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Canada Unit Study

I am having a blast writing a column for the Old Schoolhouse magazine called the International Schoolhouse.  In the article, I get the chance to share with you about the landscape, the history and the culture of the highlighted country, in this case Canada.  However, there is so much to tell that simply overflows a 1500 word article that I have decided to compile the remainder of the information as a unit study for you. 

If you do not subscribe to the Old Schoolhouse magazine, you can read a sample issue here - http://www.thehomeschoolmagazine.com.  Or better yet, subscribe here - The Old Schoolhouse Magazine, LLC - and get the summer issue this month with the Canada article that I have written, plus many, many more wonderful articles of encouragement from other inspirational authors.  It is their best issue yet.  Oh, and did I mention that you get 25 free gifts with your new subscription.

Okay, so now that you have read the article, it's time to dive in for some hands-on learning to cement your student's growing knowledge of this 2nd largest country of the world.

Unit Study:

1.  READING SELECTIONS - Let's start with some extra reading.  Listed below are some great books about Canada, or set in the North American country of Canada, that will provide many hours of enjoyable reading.  The links below will take you to Amazon.com for more information, but you can find these at your local library.  Read for pleasure alone, or have your kids write a book report on one of these selections.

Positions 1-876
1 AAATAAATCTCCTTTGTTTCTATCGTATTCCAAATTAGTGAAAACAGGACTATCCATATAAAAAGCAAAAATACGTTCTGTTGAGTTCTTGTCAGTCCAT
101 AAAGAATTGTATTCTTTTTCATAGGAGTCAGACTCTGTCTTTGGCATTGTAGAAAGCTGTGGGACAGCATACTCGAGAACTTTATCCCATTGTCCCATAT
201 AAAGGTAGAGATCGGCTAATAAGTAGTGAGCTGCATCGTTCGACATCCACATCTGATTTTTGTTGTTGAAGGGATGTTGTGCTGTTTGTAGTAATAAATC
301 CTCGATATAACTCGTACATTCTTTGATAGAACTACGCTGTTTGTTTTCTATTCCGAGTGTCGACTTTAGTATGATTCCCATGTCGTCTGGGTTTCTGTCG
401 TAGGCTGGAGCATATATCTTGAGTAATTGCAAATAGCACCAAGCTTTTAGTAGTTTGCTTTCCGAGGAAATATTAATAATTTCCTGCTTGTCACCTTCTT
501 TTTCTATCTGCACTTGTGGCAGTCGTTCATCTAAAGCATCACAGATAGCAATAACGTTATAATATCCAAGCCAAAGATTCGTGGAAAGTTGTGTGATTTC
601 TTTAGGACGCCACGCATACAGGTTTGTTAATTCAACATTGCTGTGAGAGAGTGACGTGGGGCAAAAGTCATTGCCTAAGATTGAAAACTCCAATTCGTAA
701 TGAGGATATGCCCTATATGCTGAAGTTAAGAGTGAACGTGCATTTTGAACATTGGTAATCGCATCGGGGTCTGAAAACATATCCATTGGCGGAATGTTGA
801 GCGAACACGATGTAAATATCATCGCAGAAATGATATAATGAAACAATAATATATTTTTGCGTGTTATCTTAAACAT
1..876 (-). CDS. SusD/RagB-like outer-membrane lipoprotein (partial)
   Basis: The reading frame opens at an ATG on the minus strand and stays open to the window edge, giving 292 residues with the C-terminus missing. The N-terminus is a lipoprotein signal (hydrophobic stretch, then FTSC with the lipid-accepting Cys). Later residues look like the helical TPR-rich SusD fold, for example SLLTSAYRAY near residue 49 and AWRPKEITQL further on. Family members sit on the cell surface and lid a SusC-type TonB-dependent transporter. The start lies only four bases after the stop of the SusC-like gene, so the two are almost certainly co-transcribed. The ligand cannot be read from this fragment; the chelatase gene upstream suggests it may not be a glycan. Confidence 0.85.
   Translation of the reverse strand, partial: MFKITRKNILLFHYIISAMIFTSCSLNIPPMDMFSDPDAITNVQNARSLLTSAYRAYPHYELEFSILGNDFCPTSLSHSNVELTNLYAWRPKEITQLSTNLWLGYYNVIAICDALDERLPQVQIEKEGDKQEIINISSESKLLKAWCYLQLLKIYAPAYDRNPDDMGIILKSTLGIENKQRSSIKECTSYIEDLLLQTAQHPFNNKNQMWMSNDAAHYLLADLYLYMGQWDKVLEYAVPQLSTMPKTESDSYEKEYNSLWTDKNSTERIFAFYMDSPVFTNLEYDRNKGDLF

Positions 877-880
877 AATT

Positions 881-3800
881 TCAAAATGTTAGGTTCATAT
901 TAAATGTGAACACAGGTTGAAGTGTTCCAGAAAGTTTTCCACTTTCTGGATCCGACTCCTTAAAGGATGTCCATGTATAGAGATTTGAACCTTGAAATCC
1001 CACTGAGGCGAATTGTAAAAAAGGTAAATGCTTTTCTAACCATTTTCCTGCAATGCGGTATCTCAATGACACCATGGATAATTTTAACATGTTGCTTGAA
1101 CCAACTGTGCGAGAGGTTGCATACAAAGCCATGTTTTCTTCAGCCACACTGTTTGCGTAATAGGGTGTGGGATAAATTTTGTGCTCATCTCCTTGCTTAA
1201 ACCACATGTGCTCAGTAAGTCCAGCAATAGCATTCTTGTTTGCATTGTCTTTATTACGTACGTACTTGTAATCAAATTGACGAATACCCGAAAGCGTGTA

The last book listed above - M is for Maple - is for younger readers. There is a companion book to it entitled Loonies and Toonies - A Canadian Number Book.  The other three books listed above are targeted for kids between 3rd and 6th grade.  For some grown-up reading, you might try Canadian History for Dummies.  We Americans really do know very little about the history of our northern neighbor!

2. HISTORY & TIMELINES - Learn more about Canada by compiling historical facts and events from its turbulent history and adding them to your timeline.  If you do not have a timeline on the go, you can construct one by following these directions - How to Make a Timeline Easily.  Here is a wonderful resource for timeline entries about Canada - http://news.bbc.co.uk/2/hi/americas/country_profiles/1203358.stm.  Here is another one, a little bit more simplified for kids - http://www.thebestcountry.ca/info2.htm.